If you enjoy walking, the shores of the Quiberon Peninsula are a must. The west side of the Quiberon Peninsula is known as the Cote Sauvage, ‘the wild coast’, where the sea collides with the shore – excellent for surfing. The sheltered eastern side has safe, calm sandy beaches perfect for sunbathing or family days out.
Quiberon itself is a lively port and has a mini golf course, bars, restaurants and good clothes and antiques shops.
Enjoy the cafes dotted along Quiberon’s long bathing beach and a visit to the old-fashioned Café du Marche is to be recommended.
Port-Maria - Quiberon’s fishing harbour and the departure point for the islands of Belle-Ile, Houat and Hoedic - tends to be the busiest part of town and has a good selection of restaurants. Port-Maria was once famous for its locally canned sardines.
A favourite today with sailing enthusiasts, the sheltered harbour of Trinite-sur-Mer in the inner reaches of Quiberon Bay was the port for nearby Carnac in the thirteenth century. Its inhabitants made a living from fishing and salt farming.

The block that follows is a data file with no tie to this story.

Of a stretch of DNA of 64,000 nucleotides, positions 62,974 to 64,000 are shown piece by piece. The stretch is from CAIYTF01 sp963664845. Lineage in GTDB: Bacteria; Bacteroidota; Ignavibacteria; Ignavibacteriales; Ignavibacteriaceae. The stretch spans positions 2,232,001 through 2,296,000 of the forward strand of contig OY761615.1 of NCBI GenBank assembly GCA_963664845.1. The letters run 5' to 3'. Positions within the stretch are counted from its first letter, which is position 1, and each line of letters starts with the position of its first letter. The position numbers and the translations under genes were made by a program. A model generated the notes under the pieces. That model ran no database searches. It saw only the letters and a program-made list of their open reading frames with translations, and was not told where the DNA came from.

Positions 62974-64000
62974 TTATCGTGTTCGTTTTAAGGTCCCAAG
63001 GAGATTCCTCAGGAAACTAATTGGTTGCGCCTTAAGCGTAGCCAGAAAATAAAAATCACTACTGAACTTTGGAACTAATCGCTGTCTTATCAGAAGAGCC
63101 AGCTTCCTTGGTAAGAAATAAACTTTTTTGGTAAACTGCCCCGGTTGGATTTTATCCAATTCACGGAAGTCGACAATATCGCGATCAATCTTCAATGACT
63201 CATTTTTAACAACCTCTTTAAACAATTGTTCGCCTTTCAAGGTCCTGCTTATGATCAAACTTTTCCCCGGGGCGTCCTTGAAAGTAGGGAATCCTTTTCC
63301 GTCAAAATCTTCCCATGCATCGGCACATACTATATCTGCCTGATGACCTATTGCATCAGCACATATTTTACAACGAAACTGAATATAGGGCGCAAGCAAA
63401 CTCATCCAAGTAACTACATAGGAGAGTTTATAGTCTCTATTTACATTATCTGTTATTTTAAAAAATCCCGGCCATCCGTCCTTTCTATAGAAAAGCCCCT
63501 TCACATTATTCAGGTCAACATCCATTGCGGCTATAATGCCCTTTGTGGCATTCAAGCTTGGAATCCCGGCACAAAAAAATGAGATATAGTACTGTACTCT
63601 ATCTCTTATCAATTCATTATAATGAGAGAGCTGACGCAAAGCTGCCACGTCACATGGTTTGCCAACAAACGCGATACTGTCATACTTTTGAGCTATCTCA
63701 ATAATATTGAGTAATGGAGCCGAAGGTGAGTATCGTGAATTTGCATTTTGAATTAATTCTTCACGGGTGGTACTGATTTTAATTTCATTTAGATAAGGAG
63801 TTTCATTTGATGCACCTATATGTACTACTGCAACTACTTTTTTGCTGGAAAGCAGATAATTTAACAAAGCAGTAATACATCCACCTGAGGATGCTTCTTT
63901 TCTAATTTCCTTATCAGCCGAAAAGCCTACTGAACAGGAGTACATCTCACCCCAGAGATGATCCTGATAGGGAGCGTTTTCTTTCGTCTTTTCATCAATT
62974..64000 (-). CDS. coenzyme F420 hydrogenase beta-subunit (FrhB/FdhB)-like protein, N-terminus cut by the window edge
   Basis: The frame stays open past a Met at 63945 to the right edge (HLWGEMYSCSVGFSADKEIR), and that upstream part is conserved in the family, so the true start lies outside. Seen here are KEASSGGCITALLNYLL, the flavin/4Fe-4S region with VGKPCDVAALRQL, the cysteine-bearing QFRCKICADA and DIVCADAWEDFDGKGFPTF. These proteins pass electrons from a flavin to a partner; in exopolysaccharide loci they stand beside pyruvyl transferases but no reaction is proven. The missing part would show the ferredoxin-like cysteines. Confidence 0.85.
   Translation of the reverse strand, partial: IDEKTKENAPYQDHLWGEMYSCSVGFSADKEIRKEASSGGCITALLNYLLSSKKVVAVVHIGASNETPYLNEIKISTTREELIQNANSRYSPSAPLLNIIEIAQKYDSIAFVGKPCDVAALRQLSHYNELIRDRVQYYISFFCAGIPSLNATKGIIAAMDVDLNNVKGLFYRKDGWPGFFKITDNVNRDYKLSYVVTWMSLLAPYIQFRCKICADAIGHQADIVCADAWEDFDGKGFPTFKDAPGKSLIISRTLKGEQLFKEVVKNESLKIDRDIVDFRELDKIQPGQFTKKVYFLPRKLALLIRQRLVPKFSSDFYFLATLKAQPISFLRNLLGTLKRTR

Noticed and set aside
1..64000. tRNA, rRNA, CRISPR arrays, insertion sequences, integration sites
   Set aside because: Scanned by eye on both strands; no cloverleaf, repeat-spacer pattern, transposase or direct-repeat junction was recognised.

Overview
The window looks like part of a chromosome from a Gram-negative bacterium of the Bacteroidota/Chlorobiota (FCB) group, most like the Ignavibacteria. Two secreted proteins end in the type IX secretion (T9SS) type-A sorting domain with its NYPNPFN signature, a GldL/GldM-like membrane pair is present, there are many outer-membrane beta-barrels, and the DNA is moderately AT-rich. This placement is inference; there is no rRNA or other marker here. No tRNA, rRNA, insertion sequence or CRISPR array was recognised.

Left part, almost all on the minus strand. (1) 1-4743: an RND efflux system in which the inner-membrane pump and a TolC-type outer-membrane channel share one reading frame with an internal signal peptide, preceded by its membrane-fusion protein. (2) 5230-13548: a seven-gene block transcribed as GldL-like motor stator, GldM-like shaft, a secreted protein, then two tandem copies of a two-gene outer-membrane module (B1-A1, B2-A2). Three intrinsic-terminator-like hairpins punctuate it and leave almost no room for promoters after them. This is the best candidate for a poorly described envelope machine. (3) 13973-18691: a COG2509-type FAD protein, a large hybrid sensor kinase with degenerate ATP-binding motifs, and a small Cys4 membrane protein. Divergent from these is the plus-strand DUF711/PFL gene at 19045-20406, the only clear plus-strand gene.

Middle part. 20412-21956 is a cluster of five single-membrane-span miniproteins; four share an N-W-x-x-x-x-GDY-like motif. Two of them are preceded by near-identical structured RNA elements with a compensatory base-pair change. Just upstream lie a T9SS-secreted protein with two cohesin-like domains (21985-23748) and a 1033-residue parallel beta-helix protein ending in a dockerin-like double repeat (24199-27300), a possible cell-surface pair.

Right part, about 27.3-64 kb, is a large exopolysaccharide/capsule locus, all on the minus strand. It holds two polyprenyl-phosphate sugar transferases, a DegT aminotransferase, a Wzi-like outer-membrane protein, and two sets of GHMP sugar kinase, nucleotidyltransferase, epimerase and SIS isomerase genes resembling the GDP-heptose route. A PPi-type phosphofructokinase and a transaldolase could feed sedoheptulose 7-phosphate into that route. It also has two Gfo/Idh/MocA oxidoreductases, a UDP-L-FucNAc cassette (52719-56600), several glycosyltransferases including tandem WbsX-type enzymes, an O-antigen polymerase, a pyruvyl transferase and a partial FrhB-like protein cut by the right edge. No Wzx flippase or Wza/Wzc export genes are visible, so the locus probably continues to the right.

Keenly fought sailing races between fishermen laid the foundation for Trinite-sur-Mer’s Society of Regattas founded in 1879 and the important regatta events such as the Spi Ouest-France which now take place here annually attracting top sailing names.
Many famous sailors have visited Trinite-sur-Mer’s prestigious marina which has become one of the largest on the Atlantic coast with 150 moorings and 1,050 pontoon berths plus space for up to 80 visitors’ boats. See some wonderful transatlantic racing vessels moored along the quays
Those keen to join the action can take boat tours and hire boats or go sea fishing, sea kayaking, windsurfing and diving. There is a sailing school at Societe Nautique de la Trinite, tel (00 33) 2 97 55 73 48.
Take the footpath to Trinite’s child-friendly main beach of Kervillen which has a children’s club, or hire bikes and cycle along the trail to nearby Carnac to visit the standing stones. The old salt marshes at Brouel Kerbinhan are now a bird sanctuary.